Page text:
In fact, the use of libraries to collectreusable software across projects is worthy of mention in a codingstandard. For example, most operating systems come with a C library, forexample, libc.so, that provides support for the C runtime, includingstring manipulation, memory management, and console input/outputfunctions.

A complex software project is likely to include avariety of project-specific libraries. These libraries export functionsthat can be called by application code. A reliability problem arises dueto the fact that library developers and application developers may notaccurately predict or define a priori the library’s exported interfaces.

Thelibrary may define globally visible functions intended for use only byother modules within the library. Yet once these functions are added tothe global namespace at link time, the linker may resolve referencesmade by applications that were not intended to match the definitions inthe library.

For example, let’s consider an application thatmakes use of a print function. The application developer envisions theuse of a printing library provided by the printer management team.However, the font management team created a library, also used by theapplication developer, that provides a set of font manipulationfunctions. The font management team defines a print function intended for use by other modules within the font management library.

However,if there does not exist a facility for limiting the name space oflibraries(the use of such a facility, if available, should be covered bythe coding standard),the font library’s print function maybeinadvertently used by the linker to resolve print references made by theapplication developer, causing the system to fail.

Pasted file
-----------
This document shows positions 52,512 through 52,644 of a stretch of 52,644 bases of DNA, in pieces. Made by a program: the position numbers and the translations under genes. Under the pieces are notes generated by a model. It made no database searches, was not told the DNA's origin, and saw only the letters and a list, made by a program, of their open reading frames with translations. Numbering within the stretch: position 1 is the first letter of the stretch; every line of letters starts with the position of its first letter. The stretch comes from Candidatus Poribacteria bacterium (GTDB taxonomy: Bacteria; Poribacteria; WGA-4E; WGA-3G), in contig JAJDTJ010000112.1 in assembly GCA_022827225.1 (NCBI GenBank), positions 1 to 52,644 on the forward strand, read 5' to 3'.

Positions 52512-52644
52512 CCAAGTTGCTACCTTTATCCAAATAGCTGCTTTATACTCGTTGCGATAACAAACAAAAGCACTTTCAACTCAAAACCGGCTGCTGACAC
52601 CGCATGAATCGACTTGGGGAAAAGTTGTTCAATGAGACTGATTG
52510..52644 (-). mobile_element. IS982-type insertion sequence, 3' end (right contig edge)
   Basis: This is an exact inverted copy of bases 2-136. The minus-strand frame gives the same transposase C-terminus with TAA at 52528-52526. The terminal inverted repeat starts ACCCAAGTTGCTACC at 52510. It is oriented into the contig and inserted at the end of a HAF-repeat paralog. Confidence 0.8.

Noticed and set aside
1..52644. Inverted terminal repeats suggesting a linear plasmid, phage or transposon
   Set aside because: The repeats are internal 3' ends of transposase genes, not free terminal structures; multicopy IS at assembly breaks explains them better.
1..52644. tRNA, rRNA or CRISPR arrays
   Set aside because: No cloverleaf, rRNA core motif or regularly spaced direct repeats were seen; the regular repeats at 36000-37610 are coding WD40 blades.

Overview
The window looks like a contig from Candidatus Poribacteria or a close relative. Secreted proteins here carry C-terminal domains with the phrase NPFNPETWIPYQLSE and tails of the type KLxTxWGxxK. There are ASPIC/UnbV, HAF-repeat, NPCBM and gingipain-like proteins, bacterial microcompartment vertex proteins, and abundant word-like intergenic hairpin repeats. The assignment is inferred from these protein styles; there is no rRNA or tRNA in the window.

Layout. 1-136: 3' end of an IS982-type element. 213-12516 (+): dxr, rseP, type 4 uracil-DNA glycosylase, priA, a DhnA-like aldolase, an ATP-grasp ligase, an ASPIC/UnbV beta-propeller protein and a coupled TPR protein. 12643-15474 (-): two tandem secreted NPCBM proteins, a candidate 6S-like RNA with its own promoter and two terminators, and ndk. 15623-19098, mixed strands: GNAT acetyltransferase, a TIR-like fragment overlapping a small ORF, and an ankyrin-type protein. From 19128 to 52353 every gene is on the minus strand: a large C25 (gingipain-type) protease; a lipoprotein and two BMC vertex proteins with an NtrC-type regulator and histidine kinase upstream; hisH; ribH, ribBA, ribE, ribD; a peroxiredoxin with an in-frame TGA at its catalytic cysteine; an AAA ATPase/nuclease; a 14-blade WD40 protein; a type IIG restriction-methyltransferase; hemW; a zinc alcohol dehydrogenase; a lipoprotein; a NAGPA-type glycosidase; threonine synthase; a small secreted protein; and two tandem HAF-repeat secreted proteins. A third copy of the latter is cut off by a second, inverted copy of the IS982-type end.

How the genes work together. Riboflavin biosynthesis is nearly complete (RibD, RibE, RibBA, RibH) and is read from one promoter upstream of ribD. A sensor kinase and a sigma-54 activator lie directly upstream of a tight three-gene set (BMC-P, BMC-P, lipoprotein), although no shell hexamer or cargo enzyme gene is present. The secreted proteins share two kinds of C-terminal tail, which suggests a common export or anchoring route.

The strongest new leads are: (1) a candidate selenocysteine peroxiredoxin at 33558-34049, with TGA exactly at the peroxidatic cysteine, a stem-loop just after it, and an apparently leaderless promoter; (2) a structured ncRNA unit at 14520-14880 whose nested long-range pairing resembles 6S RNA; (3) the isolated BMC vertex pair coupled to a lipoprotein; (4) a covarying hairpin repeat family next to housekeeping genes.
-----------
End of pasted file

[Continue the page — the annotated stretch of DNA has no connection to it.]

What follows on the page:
Therefore,this problem may need to be solved by something other than thecompiler’s front end. One method is to use a toolchain utility programthat hides library definitions so that they are used by the linker whenresolving intra-library references but ignored when resolvingextralibrary references.

The Windows platform employsuser-defined library export files to accomplish this separation. Whencreating Windows DLLs, developers specify which functions are exported.Functions not included in the export file will not be used to resolveapplication references. Some high-level languages, such as C++ and Ada,do a better job of automatically enforcing type consistency and namespacing than other languages such as C. Language choice may well makecertain coding standard rules trivial to enforce.

5 Rule 16.2: Functions shall not call themselves, either directly or indirectly. While directly recursive functions are easy to detect, and almostalways a bad idea in resource-constrained or safety-critical embeddedsystems due to the risk of stack overflow, indirect recursion can be farmore difficult to detect.

Sophisticated applications with complexcall graphs and calls through function pointers may contain unnoticedindirect recursion. This is yet another case in which an inter-moduleanalyzer, such as the linker/loader, is required to detect cycles in aprogram’s call graph. Handling all cases of indirect function calls,such as dynamically assigned function pointers, tables of functionpointers, and C++ virtual functions, can be extremely difficult for anautomated tool due to the ambiguity of potential functions that may bereferenced by these pointers.

A developer should try out simpletest cases with a MISRA checker to see what kinds of limitations it has.If a tool vendor is unable to improve or customize the tool to meetspecific needs, the developer should consider other tool choices or adoptstricter coding standard rules for limiting the use of problematicforms of indirect function calls.

MISRA for C ++ was released in2008 and, as one would expect, includes significant overlap with MISRA C.However, the MISRA C++ standard includes 228 rules, approximately 50%more than the MISRA C standard. The additional ground covers rulesrelated to virtual functions, exception handling, namespaces ,referenceparameters, access to encapsulated class data, and other facets specificto the C++ language.